prince, son of Eliadah. Abandoning the service of Hadadezer, the king of Zobah, on the occasion of his being defeated by David, he became the "captain over a band" of marauders, and took Damascus, and became king of Syria ( 1 Kings 11:23-25 ; 2 Sam. 8:3-8 ). For centuries after this the Syrians were the foes of Israel. He "became an adversary to Israel all the days of Solomon."
lean; small; secret; prince
(prince ), son of Eliadah, a Syrian, who when David defeated Hadadezer king of Zobah, put himself at the head of a band of freebooters and set up a petty kingdom at Damascus. ( 1 Kings 11:23 ) He harassed the kingdom of Solomon during his whole reign. (B.C. 1043-975.)
re'-zon (rezon; Rhazon):
Son of Eliadah, and a subject of Hadadezer, king of Zobah (1 Kings 11:23). The name appears to be given as chezyon; Hazein (1 Kings 15:18; see HEZION), where he is the father of Tabrimmon, whose son Ben-hadad I is known through his leaaue with Asa, king of Judah. When David conquered Zobah, Rezon renounced his allegiance to Hadadezer and became powerful as an independent chief, capturing Damascus and setting up as king. Along with Hadad, the noted Edomite patriot, he became a thorn in the side of Solomon, the one making himself obnoxious in the South, the other in the North, of the kingdom of Israel, both being animated with a bitter hatred of the common foe. It is said of Rezon that he "reigned over Syria" (1 Kings 11:25), and if the surmise adopted by many scholars is correct that he is the same as Hezion (1 Kings 15:18), then he was really the founder of the dynasty of Syrian kings so well known in the history of this period of Israel; and the line would run: Rezon, Tabrimmon, Ben-hadad I, and Ben-hadad II.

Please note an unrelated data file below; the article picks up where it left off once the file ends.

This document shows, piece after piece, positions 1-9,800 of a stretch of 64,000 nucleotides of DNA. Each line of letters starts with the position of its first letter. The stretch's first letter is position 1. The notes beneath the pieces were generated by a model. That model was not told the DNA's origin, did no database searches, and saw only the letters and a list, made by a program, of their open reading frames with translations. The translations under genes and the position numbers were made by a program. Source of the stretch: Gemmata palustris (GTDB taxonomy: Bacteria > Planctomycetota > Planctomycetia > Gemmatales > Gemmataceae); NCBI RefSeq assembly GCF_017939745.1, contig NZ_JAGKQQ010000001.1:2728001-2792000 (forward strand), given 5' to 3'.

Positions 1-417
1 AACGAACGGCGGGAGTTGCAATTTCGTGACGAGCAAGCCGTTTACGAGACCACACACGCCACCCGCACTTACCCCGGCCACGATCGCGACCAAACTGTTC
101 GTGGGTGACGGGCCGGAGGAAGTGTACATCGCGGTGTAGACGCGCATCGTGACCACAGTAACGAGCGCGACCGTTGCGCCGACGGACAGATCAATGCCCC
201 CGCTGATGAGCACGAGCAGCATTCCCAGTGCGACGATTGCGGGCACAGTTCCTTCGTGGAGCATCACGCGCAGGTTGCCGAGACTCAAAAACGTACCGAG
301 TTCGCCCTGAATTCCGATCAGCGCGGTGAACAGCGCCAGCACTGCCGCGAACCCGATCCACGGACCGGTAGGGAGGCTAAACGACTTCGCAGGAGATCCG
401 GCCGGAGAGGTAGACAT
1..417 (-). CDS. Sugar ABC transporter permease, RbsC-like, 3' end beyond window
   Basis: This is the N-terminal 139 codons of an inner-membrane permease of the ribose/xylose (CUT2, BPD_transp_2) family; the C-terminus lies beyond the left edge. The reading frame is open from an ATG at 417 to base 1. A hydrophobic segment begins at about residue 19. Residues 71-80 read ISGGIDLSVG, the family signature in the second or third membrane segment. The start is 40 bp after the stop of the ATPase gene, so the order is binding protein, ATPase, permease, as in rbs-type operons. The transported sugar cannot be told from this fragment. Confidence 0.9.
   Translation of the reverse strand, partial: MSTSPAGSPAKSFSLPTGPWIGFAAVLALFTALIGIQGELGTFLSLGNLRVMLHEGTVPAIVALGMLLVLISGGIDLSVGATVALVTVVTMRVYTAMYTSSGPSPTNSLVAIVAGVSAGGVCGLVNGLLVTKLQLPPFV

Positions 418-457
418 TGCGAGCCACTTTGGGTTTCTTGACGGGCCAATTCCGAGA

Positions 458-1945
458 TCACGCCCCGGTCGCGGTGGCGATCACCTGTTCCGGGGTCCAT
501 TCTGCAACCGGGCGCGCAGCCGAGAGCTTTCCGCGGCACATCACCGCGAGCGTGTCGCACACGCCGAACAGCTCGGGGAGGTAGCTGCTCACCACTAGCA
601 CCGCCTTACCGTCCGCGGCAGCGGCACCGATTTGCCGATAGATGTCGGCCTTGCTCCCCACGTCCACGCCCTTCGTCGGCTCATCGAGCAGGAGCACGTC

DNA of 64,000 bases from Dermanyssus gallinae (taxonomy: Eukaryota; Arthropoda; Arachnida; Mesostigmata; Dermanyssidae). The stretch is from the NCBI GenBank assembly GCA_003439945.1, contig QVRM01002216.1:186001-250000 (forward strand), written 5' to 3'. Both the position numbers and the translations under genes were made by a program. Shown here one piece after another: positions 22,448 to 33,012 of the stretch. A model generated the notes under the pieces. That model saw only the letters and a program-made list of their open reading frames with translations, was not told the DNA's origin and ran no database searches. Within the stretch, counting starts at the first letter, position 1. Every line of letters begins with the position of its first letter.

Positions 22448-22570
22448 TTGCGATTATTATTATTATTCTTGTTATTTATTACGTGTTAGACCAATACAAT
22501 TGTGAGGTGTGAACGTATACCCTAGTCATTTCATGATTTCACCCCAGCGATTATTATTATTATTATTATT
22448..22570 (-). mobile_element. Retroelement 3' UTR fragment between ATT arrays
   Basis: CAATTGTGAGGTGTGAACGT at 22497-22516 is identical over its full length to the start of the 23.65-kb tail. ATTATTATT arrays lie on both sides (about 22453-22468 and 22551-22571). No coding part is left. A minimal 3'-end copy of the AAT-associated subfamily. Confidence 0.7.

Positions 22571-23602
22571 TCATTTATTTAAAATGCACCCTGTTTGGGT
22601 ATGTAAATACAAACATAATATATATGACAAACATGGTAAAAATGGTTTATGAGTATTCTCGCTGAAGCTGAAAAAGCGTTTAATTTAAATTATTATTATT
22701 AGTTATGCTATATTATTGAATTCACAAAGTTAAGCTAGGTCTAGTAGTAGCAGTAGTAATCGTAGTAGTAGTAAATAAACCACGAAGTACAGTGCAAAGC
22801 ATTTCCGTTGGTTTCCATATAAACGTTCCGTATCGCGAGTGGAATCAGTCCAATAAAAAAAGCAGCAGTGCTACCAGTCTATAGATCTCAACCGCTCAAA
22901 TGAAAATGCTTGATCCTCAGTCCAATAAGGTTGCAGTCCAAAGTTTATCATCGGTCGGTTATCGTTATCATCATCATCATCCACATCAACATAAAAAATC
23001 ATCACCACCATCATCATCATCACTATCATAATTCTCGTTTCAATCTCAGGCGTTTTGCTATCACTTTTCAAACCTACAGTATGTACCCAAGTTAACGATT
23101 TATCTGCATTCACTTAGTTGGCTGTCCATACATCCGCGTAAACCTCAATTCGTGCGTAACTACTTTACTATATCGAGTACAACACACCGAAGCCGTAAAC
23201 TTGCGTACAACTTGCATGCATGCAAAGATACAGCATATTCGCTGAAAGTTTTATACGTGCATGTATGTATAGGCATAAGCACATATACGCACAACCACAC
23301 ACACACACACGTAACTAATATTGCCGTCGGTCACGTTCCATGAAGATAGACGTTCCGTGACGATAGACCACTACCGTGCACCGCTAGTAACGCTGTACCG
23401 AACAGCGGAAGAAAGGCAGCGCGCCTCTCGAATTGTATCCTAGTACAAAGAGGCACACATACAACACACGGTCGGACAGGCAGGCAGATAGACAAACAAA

Burney on 1 Kings 11:23 and 15:18 in Notes on Hebrew Text of Books of Kings; Winckler, Alttest. Untersuchunaen, 60.
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